In Indian art generally, possibly because of its
predominantly religious character, the symbolic level is always
the more important. The depicted surface-reality always very strongly
implies some general statement.
For instance, the animals and
plants of the Buddhist frescoes are not just animals and plants
but symbols of the whole of creation, a statement that it is animated,
that it feels and suffers. The Rajasthani miniature, though historically
closely related to the Mughal miniature, is even more burdened
A painting of Krishna with herd of cows carries
metaphysical and erotic overtones; a picture of lovers suggests,
for example, a musical key and the season of the year.
The Mughal miniature, however, runs counter to
this general trend in Indian art. It is non-symbolic; it does
not imply any reality that it does not portray. Exceptions to
this rule are to be found only on the fringes of the art, for
instance in the early 'Hamza Nama' illustrations, which suggest
to us that they are trying to make some moral statement.
Spiritual and emotional matters never occupied
the first place in the Mughal scheme of things. This was filled
by a sincere, if rather naive, interest in the subject matter itself.
We see this characteristic for the first time in Babur's annals,
in this skilful and objective accounts of Indian scenes. Akbar's
third son, Daniyal, confesses candidly that for art to interest
him it must deal with subjects within his own experience, with
something 'that we ourselves have seen and heard'. Jahangir devotes
long passages in his memoirs to the description of Indian plants
and animals. But even in the representation of everyday life,
the emphasis of the miniature was on objectivity, on the need
for veracity, and more minute and careful study of detail.
This objectivity is the basic aesthetic standard
of the Mughal miniature. It is only contravened in works outside
the mainstream of the art or in those of some particularly creative
artist. Ustad Mansur's unofficial sketch of three geese, for instance,
reveals a warmth of feeling absent from his usual coolly objective
style. However, it is worth noting, that a few masterpieces by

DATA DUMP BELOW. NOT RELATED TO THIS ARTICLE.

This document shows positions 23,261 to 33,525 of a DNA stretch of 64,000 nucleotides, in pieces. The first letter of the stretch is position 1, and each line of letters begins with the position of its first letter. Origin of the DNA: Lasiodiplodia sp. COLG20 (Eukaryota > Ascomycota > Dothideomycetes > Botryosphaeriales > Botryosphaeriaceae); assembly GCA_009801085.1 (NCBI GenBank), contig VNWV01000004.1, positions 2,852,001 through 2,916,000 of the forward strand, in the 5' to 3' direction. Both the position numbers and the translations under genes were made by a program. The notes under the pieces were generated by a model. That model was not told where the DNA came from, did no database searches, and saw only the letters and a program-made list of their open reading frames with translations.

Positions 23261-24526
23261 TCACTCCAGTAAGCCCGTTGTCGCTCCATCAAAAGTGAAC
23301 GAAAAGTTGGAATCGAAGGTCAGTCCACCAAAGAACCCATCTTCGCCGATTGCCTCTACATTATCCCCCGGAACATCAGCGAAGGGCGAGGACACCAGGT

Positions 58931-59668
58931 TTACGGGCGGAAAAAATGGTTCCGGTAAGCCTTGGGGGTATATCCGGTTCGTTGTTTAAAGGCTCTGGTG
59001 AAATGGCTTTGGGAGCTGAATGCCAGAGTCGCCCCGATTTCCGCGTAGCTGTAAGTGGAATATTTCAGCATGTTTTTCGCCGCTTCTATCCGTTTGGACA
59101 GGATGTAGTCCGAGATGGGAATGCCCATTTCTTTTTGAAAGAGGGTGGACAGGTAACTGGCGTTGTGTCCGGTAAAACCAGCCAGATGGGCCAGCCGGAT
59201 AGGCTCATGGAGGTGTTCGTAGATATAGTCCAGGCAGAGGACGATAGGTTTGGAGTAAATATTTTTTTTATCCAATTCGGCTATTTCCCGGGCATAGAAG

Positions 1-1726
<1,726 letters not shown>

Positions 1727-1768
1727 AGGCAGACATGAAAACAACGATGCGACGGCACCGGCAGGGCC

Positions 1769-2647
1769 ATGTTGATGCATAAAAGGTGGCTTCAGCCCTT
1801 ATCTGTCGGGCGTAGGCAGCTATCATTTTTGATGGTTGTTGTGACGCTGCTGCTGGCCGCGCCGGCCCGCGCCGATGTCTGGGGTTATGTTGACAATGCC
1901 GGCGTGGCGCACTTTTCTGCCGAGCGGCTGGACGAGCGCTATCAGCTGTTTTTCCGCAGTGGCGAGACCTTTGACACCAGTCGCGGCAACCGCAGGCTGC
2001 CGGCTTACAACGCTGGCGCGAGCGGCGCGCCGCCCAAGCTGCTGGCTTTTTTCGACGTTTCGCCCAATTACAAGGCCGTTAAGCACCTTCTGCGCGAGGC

the great portraitists display a similar insight, as well as a
veracity 'worthy of the modern police dossier'.
We find, next, that the miniature tended to concentrate
on objects and events rather than on action or narrative, despite
its close relation to epic literature. The miniature is not epic.
This is true even of the illustrations from Akbar's era. The Mughal
painter is a clumsy story teller. He does not unfold a story,
but rather shows an important event by, so to speak, piling up
an agglomeration of nouns and limiting his use of verbs. A characteristic
example of this is Basawan's illustration of the commissioning
of Master Rashid-ud-din. Nothing happens in the picture, everything
seems to suggest that an important event is meant to have taken
place. In Jahangir's time, the static quality of the paintings
and their concentration on the event becomes even more marked.
State occasions, durbars, visits to hermits, all turn to stone
under the gaze of Imperial official photographers. The preponderance
of portraits, whether of courtiers, animals, flowers, or beauties,
in itself testifies to the victory of the noun over the verb.
Another stage in the deformation of reality, unavoidable
for the painter, is the reduction of three dimensional reality
to the two dimensions of his medium. Here he has the choice of
either disregarding the problem and confining himself to the two-dimensional
plane - as, for instance, in some of the 'apabhramsha' paintings
or in the early Rajput miniature - or of creating by some means
an allusion of volume and space. Of course, the mere superimposition
of figures in a two-dimensional picture is in itself a primitive
form of illusion, as it tries to create the impression that the
figures higher up in the image are further away. The technique
consists of tilting the base of the composition through ninety
degrees; in other words, some of the details - a brook, a swimming-pool,
a carpet - are drawn from the bird's eye view, and the figures
in direct view. This was the practice in the Persian miniature
and in some of the mediaeval Indian illustrations.
The development of the miniature, of course, brought
about changes in the stylisation's of individual features and
forms - such as the nose, the eyes and the scarf. A knowledge
of these changes is very useful in determining questions of period,
individual style and so on. However, it is worth noting that each
of these stylisation's develop in confirmity, with the general
rules governing the art, and no painter ignored them completely.
The Mughal painters never used color in such a
way as to reduce the picture to a mere tapestry or mosaic, as
do the Persian painters; nor do they beat out the robust rhythm
of large colored areas, so characteristic of some of the local
Indian schools. As for brush strokes they depend even more than
color on the personality of the painter; the quality of the line
drawing changes, therefore, perceptibly in successive periods
of the miniature. Nevertheless, the whole character of Mughal
art by its own importance forces the painter to suppress his handwriting
and individuality of touch. For this reason, the elegant calligraphic
style of the Persian miniature, and the expressive robustness
of line of the Rajasthani school, is but seldom found in Mughal art.
All these rules of artistic deformation and stylisation,
and perhaps even some others, form the main distinctive characteristics
of the Mughal miniature. They are its 'grammar'. They have their
own logic which governs both the miniatures' development and their
relationships to other miniatures. It is this unique logic that
makes the Mughal miniature a separate and distinctive school of
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